Tuesday, January 06, 2009

Your Arizona Real Estate Bubble In Action: 10933 W. Hopi Street, Avondale

Anybody interested in just how screwed up the real estate market got in Arizona during the bubble needs to read this Wall Street Journal online article (complete with video and slide show) entitled "Would You Pay $103,000 for This Arizona Fixer-Upper? That Was Ms. Halterman's Mortgage on It; 'Unfit for Human Occupancy,' City Says."

The house is 10933 W. Hopi Street in Avondale, Arizona (map), Maricopa County Assessor Parcel No. 101-17-250; the legal description is Lot 70, Cashion Park South (MCR 89/14) for fellow real estate law mavens. The house is 576 square feet in area; the lot is 6,500 square feet. The County Assessor valued the property (full cash value) at $63,500 in 2007; the assessed value rose to $76,500 in 2008, but fell to $50,100 in 2009. (See link for Assessor valuations)

The owner originally purchased the house in the 1960's for $3,500. Effective February 15, 2007, she obtained a mortgage for $103,000, which is the value an assessor and hence the lender placed on the property. (The deed of trust is available here; enter the document number, which is 2007-0235982. I tried to put in a direct link but it decays if you haven't visited the County Recorder website first.) The loan was placed through a local mortgage lender, one of the non-banks which never had to worry much about the Community Reinvestment Act; it sold the loan to Wells Fargo, which in turn sold it to HSBC, which placed it into "HSI Asset Securitization Corporation Trust 2007-WFI" which is probably in your 401(k) or mutual funds portfolios as we speak.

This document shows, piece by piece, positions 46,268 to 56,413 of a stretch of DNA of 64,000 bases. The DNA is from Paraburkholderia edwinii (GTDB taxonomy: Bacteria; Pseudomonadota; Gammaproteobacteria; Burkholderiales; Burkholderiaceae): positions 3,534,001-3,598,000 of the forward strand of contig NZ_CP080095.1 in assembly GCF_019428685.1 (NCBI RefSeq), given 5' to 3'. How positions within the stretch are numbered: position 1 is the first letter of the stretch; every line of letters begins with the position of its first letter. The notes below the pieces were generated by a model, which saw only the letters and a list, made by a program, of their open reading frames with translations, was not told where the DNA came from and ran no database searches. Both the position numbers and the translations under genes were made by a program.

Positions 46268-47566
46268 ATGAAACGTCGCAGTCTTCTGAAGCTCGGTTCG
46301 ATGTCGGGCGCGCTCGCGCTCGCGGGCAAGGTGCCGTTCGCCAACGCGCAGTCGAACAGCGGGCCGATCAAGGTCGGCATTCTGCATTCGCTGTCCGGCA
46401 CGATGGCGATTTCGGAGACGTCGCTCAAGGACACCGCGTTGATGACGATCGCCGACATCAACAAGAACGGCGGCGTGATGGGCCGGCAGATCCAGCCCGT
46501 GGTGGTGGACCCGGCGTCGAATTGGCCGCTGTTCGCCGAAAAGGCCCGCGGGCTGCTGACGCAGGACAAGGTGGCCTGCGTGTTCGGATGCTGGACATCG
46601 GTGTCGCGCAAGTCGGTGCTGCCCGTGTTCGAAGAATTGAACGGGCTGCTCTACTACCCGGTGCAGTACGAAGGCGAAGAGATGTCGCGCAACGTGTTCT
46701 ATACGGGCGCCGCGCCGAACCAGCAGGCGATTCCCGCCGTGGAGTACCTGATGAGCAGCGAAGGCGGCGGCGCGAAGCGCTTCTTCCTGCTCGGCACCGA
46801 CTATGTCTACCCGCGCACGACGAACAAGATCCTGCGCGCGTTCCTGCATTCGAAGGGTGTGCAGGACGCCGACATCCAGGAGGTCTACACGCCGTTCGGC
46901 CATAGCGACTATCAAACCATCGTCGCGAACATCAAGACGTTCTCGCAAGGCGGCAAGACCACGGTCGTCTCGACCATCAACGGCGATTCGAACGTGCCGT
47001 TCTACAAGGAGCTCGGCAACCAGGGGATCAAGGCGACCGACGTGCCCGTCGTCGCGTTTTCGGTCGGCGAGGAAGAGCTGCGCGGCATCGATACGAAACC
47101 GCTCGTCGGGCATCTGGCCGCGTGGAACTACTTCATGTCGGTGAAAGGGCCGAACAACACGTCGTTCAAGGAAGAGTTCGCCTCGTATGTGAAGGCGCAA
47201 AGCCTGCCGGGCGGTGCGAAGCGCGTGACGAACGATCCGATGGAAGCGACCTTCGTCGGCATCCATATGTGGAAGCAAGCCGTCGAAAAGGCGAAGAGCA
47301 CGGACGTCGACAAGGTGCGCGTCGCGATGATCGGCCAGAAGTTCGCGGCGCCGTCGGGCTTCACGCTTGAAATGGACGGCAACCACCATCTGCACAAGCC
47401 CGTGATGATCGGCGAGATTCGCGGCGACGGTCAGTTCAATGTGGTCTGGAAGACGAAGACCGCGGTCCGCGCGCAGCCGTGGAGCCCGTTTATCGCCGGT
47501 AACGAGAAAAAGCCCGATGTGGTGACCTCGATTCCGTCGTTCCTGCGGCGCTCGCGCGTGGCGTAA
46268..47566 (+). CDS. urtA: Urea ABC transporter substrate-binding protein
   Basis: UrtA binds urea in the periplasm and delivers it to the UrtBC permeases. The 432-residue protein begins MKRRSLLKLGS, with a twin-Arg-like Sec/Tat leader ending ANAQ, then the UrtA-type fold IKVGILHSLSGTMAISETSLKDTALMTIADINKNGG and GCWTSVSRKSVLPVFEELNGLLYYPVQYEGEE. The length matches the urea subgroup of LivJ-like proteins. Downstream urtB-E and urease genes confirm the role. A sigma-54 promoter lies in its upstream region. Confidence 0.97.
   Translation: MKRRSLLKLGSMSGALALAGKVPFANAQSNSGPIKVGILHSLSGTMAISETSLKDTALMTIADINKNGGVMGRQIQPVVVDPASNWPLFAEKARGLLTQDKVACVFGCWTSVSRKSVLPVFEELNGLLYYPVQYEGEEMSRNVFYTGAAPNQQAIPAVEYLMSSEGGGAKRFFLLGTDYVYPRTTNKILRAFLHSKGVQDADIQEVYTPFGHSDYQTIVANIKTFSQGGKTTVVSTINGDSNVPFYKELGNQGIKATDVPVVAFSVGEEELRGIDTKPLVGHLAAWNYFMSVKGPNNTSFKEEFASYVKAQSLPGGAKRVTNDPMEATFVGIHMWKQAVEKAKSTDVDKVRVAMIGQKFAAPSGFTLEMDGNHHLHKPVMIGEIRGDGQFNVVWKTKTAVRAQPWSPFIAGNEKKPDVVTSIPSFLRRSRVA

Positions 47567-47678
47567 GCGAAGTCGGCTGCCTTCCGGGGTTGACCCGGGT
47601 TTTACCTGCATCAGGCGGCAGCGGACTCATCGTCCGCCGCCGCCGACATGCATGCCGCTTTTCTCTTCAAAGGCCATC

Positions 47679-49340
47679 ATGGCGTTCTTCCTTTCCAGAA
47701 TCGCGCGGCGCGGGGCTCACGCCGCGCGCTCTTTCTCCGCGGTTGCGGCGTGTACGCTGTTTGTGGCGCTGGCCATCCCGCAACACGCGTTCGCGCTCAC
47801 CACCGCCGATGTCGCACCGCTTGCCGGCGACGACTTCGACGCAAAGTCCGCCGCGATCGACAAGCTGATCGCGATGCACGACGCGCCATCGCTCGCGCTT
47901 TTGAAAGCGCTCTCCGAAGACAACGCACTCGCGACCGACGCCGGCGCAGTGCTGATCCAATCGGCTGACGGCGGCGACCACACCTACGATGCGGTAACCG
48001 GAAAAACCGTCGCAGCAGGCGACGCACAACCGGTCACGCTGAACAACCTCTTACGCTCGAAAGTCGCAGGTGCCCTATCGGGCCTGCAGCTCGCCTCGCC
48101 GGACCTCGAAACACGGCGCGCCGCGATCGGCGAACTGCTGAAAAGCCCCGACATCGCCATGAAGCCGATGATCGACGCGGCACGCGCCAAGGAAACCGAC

Ms. Halterman, the borrower, used the "cash out" from the property for bills; she never managed to pay all much on the loan, which had an adjustable rate starting at 9.25% and capped at 15.25%. In 2008, the lender foreclosed, and the property has been sold to neighbors for $18,000; the neighbors plan to tear it down. (The City of Avondale has posted the property as condemned as unfit for human habitation.)

Anybody who thinks this made any economic sense as a global matter is just nuts. But nobody involved in the transaction -- not the borrower, not the local lender (which got a couple thousand in fees from the transaction), not the assessor, not the title company handling the escrow and lender's title insurance, not the bank bundler (which also got fees both for assembling and servicing the loan), not the underwriter of the mortgage-backed security, and not the rating agencies which called collections of subprime mortgages extremely safe securities (for a fee) -- had any incentive to say no at any point in the process. (UPDATE: Actually, it was a great deal for the borrower; she used the 2007 loan to refinance a home equity loan, rolling it all into the first loan on the property. She would have remained personally liable on the home equity loan but the anti-deficiency statute prevents the lender from pursuing the difference between the value received in foreclosure and the remaining debt. That wouldn't have been true if she had continued to have two loans on the same property, the second creditor could have pursued her after foreclosure. (Probably not successfully, but still.) If a business did this, we'd congratulate the savvy of the CFO.)

Sure, it may have been nuts for the state, national, and world economy, but why would anybody in the long chain of fees have any personal incentive to pass on this deal? The risks would get passed down the chain; the fees stayed with you. So they didn't. They would have been fired if they had, because somebody else would have made the deal instead.

So much for the "self-regulating market."

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